WHAT: Everyone wants to try a Bordeaux wine at least once because Bordeaux is the cradle of modern fine wine making. But hardly anyone wants to pay the price of the finest Bordeauxs, which can sell for thousands of dollars.
The solution is to look for a wine with “Cru Bourgeois” on the label. These wines represent a perfect expression of the region in southwest France at a price we can all afford. They aren’t quite at the level of the Grand Cru wines, but then most of us don’t have a palate that would appreciate the elite wines.
The Bordeaux mystique has been powerful for centuries and persists even today, when most wine is produced for immediate consumption instead of waiting for several years of aging that the best Bordeaux wines require. That is because even the lesser-ranked wines taste so good.
A good Bordeaux has a distinctive flavor that sets it apart from all other wine. Experienced wine drinkers can pick it out with the first sip. It’s rich, powerful, subtle, with a certain zing to it that sets it apart.
Cru Bourgeois wines are traditional Bordeaux blends from the Left Bank (based mainly on Cabernet Sauvignon and Merlot) and are all grown at a single chateau. These wines are more approachable and consumer-friendly than those of the grand crus classé, yet still offer the pedigree of a classé wine at a fraction of the price. They represent some of the best values in French wine.
The Chateau Donissan is just such a wine, at a price we can afford. You often can find it for less than $20.
The wine is a deep red, almost black, with purple sparkles along the edges. The nose is smoky and floral. It is a rich, powerful wine with cherry and blackberry flavors, a hint of chocolate and spice and a long finish that displays some finesse. There is plenty of fresh fruit flavor, but good structure and silky tannins keep the wine tight and elegant.
Though it drinks beautifully now, it should continue to develop for more than a decade.
The wine is a blend of 60 percent Merlot, 30 percent Cabernet Sauvignon and 10 percent Petit Verdot.
Grapes are hand-picked from the 26 acres of vines that average 25 years of age. The first grape sorting comes in the field, followed by a table sorting. Fermentation takes about a week, after which the wine is blended and kept in oak barrels on the lees for 12 months.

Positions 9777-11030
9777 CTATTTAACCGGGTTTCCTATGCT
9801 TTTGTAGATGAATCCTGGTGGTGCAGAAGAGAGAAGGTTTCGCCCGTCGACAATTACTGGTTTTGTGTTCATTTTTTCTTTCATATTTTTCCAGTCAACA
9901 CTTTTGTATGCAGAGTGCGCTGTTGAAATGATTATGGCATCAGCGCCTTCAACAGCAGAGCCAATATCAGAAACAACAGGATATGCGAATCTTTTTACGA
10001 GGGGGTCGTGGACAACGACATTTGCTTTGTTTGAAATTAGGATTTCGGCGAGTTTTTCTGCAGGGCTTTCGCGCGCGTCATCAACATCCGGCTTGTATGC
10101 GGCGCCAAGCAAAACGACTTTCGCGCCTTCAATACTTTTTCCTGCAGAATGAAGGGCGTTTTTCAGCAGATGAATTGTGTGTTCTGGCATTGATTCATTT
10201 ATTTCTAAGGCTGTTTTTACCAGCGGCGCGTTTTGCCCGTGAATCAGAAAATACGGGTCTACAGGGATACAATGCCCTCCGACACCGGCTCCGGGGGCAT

The Cru Bourgeois wines are a relatively new phenomenon in Bordeaux, though they have a legacy that dates back to the Middle Ages. The bourgeois were inhabitants of the “bourg” of Bordeaux, a town of merchants and craftsmen.
The merchants of Bordeaux were able to acquire some of the best wine-producing properties in the region by the 15th century. These became the Crus Bourgeois.
A Cru Bourgeois du Médoc wine is produced in one of eight appellations of Bordeaux (Médoc, Haut-Médoc, Listrac-Médoc, Moulis en Médoc, Margaux, Saint Julien, Pauillac or Saint Estèphe) and must undergo strict quality testing.
Since September 2012, each bottle of Cru Bourgeois carries a sticker that certifies its quality. In the 2010 vintage, for instance, there were 260 Crus Bourgeois du Médoc who produced 32 million bottles. Not every producer who applies gets the Crus Bourgeois sticker; each wine undergoes blind tasting and scoring by professionals from outside the Medoc who then give the seal of approval for the Cru Bourgeois wines.
Typically, the wines range in price from $20 to $50 a bottle, with the average around $25. Of the 260 Cru Bourgeois approved in 2010, only a fraction were distributed in the United States. In 2013, only 130 were sent to the U.S., and now the number has grown to 180.
Consumers can use their smartphones to get information about the wines because each bottle has a QR code. Scan it to be connected to the crus-bourgeois.com Web site. If you go there, be sure to click the English button (unless you can read French).
WINERY: The castle for Chateau Donissan is in the municipality of Listrac in the heart of the Haut-Medoc region. It has been in the hands of the same family since the 17th century.
Marie Veronique Laporte is the current proprietor, assisted by Didier Bonati, viticulture consulting engineer and winemaker Christopher Cut.
The chateau makes one wine, this blockbuster red blend typical of the region. The Bordeaux region is probably the best-known wine region in the world, containing about 7,000 chateaux and accounting for about one-third of all quality French wine.
The region spreads for about 60 miles around the city along three rivers, the Girdone, Garonne and Dordogne. Besides producing great wine, it is a popular tourist area, with many estates opening their castles to overnight guests.
The Bordeaux region is divided naturally by the Gironde River into a Left Bank area that includes the Medoc and the subregions of St.-Estephe, Pauillac, St.-Julien and Margaux and a Right Bank area that includes the subregions of Saint-Emilion, Pomerol, Bourg and Blaye.
GOES WITH: This wine paired nicely with vegetable beef soup. The soup has been one of my favorites all of my life, full of complex vegetable flavors and a rich, hearty beef broth.
The recipe changes every time because I toss in whatever vegetables I have on hand, but the constants are beef, potatoes, celery, carrots, parsnips, turnips, onions, tomatoes, parsley and okra. My wife, Teri, and I particularly liked the way the wine brought out all the layers of flavor in the soup.
This wine also will go well with red meat, some white meat such as pork or chicken, game, fish in red wine sauces and most cheeses.